A Writing Career
As soon as I knew what a writer was, I considered myself a writer. In high school I took creative writing and loved it. The result was a lot of mediocre poetry, some that I absolutely loved and needed to write. What else would I have done with all those emotions?
The primary audience was always me. I wrote poems for boys sometimes and I wrote poems for class. The vast majority I would only share with friends who also wrote poetry. And I would read the poems over and over to myself, processing whatever pain or fear or love had inspired the words. I wrote, therefore I was a writer.
During my fourth and final year in college, second semester, as a senior majoring in Economics, I decided to take Creative Writing 101. For fun, and because I still loved to write. My classmates were mostly first year students who wanted to become writers and I enjoyed my time in their company. They were creative and many dressed in a dark, carefully chosen, intentionally sloppy style. Oily hair helped to keep hairstyles in place. Some were shy and feared the feedback. Others were outwardly confident and argued with the professor.
The professor herself was in her first semester at the school and had been thrown this class because another professor had to drop it at the last minute. She was a graduate of the famous Iowa Writer's Workshop and a published author. She asked for patience but was strong about her views and what she had learned. She also had the beginner educator's overly ambitious intention of giving each and every one of us personal attention and feedback, hoping to ignite our writing careers with a spark of her experience and knowledge.
For our final project, we had to write a piece that would be read by classmates as well as the professor. We'd have feedback from a number of people, therefore, and we'd discuss each person's writing as a group. I wrote a story in a style I thought shadowed Ray Bradbury's Something Wicked This Way Comes because I'd read it recently and been completely taken with his meandering descriptions and the fantasy world that emerges. My story was about a romantic moment that was clearly amorphous, backed up by a set of fantasy-style descriptions that were often confusing.
The feedback from the class was great. Some of my classmates were confused and gave pieces of advice, the story was very clearly not to the taste of others, and a few absolutely loved it because they could feel the experiences I'd tried to put down on paper. The variety of reactions was in itself a good lesson. But when I sat down with the professor for our one-on-one time, she delivered on the spark. And burned my writing down.
Her take was that nobody would ever publish this work, that if I wanted to be a writer I had to think about my audience as well as what a publisher and agent would think. I tried to explain that I wasn't writing to be published and she brushed me off by saying, 'Every writer wants to be published.' As if I didn't even know it, but that was my goal.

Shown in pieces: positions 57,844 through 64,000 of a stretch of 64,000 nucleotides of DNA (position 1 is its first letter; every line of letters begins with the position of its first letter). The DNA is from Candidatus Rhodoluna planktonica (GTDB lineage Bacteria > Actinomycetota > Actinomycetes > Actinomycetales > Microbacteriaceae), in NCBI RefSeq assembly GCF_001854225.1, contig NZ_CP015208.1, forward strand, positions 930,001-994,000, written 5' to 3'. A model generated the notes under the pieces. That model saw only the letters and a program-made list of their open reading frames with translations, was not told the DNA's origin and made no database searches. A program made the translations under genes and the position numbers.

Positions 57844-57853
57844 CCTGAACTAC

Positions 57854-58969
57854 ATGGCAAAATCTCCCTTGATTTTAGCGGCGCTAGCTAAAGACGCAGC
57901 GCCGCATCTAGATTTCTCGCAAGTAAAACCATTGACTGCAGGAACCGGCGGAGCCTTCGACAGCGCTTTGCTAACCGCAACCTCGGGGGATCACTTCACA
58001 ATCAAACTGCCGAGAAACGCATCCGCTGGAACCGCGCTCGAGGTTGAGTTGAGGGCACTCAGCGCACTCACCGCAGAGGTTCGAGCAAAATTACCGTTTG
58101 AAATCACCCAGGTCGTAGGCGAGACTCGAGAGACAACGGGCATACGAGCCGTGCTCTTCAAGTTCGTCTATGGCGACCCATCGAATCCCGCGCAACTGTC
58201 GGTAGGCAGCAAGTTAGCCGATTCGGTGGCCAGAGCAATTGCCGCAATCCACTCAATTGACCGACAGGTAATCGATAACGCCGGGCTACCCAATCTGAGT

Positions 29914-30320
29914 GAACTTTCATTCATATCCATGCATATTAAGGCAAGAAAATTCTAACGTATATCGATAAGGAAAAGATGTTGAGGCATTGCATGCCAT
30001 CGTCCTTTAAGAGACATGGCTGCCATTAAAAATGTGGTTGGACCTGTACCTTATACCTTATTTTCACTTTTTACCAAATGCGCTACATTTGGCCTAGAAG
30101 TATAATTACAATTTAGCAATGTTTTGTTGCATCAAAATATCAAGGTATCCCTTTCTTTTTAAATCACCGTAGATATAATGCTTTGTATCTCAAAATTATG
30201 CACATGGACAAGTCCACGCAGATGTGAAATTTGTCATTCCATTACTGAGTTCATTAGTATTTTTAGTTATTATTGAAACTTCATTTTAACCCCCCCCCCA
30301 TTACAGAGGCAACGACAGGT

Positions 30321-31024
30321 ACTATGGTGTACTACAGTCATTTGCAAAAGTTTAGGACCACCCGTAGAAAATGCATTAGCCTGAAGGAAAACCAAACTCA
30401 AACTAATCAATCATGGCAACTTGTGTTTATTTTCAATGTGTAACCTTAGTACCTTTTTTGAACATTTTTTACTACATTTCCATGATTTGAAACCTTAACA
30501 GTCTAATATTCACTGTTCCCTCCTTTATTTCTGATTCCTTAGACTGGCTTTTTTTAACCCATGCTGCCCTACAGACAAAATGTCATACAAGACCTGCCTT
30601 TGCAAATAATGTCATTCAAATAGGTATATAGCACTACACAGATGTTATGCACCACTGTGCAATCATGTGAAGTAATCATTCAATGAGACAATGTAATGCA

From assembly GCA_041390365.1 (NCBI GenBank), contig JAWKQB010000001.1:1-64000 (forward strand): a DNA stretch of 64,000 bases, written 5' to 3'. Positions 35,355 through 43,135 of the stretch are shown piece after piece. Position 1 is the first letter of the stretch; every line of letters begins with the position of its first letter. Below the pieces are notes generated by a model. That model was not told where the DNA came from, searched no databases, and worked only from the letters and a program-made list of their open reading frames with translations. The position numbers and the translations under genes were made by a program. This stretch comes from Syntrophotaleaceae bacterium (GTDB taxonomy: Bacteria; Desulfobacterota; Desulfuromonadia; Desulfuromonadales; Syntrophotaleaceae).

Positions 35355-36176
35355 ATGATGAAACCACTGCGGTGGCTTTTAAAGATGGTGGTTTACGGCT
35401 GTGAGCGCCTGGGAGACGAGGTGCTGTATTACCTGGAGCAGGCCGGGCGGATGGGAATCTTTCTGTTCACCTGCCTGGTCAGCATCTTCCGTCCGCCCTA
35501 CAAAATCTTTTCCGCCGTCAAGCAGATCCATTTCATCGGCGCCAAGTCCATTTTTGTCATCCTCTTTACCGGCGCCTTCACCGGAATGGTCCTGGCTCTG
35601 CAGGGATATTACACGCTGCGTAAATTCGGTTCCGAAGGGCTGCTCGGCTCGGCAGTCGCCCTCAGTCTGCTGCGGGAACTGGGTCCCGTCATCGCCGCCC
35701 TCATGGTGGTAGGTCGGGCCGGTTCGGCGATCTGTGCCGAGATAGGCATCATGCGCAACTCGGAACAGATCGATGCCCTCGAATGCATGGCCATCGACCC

She gave me the perspective of a commercial writing world that was disastrous for me. She pointed out problems, asked me to make my descriptions more concrete, gave me a lot of painful advice. I re-wrote the story for the class, as that was my final assignment and my professor said so.
Being published was not my goal. After that I stopped writing. For almost 10 years, I couldn't write anything for myself without that critical voice in my head. When I put down words to express my emotions, they seemed insufficient, cliche, and worst of all, pathetic. The notebooks full of poems from the previous 8 years were relics, gems that had come from a different time. I was afraid to re-read them because I didn't want them to look foolish, too.
Losing my comfort with writing was painful, but it was only one part of life, and everything else moved forward in good ways. I ditched a very indirect career in finance and non-profit accounting for a life of travel, hoping to pick up work online in database management or something similar. I started off my remote career by continuing in non-profit work and looked for remote accounting gigs. Nothing really came through.
Then I saw a job for "a few good writers". It was the right fit. I was hired as a writer, writing web copy for someone far away. It was fast and dirty and quality was not the goal. Speed was.
From there I've built a writing career. I am paid to write, but not because I managed to live someone else's dream of getting published. It happened by accident. And best of all, nobody who reads what I've written knows it was written by me. I'm anonymous. It's perfect. If only that professor could see me now.
Not too long ago I finally opened up some of those high school notebooks again. I looked through a self-published book of poems from the 8th grade. And I opened the envelope that contained the story I'd written for my Creative Writing 101 final project, all the copies marked up by classmates, and the final version I turned in to the professor. Re-reading both versions, I decided that they were both good. But the final, concrete version was not to my taste.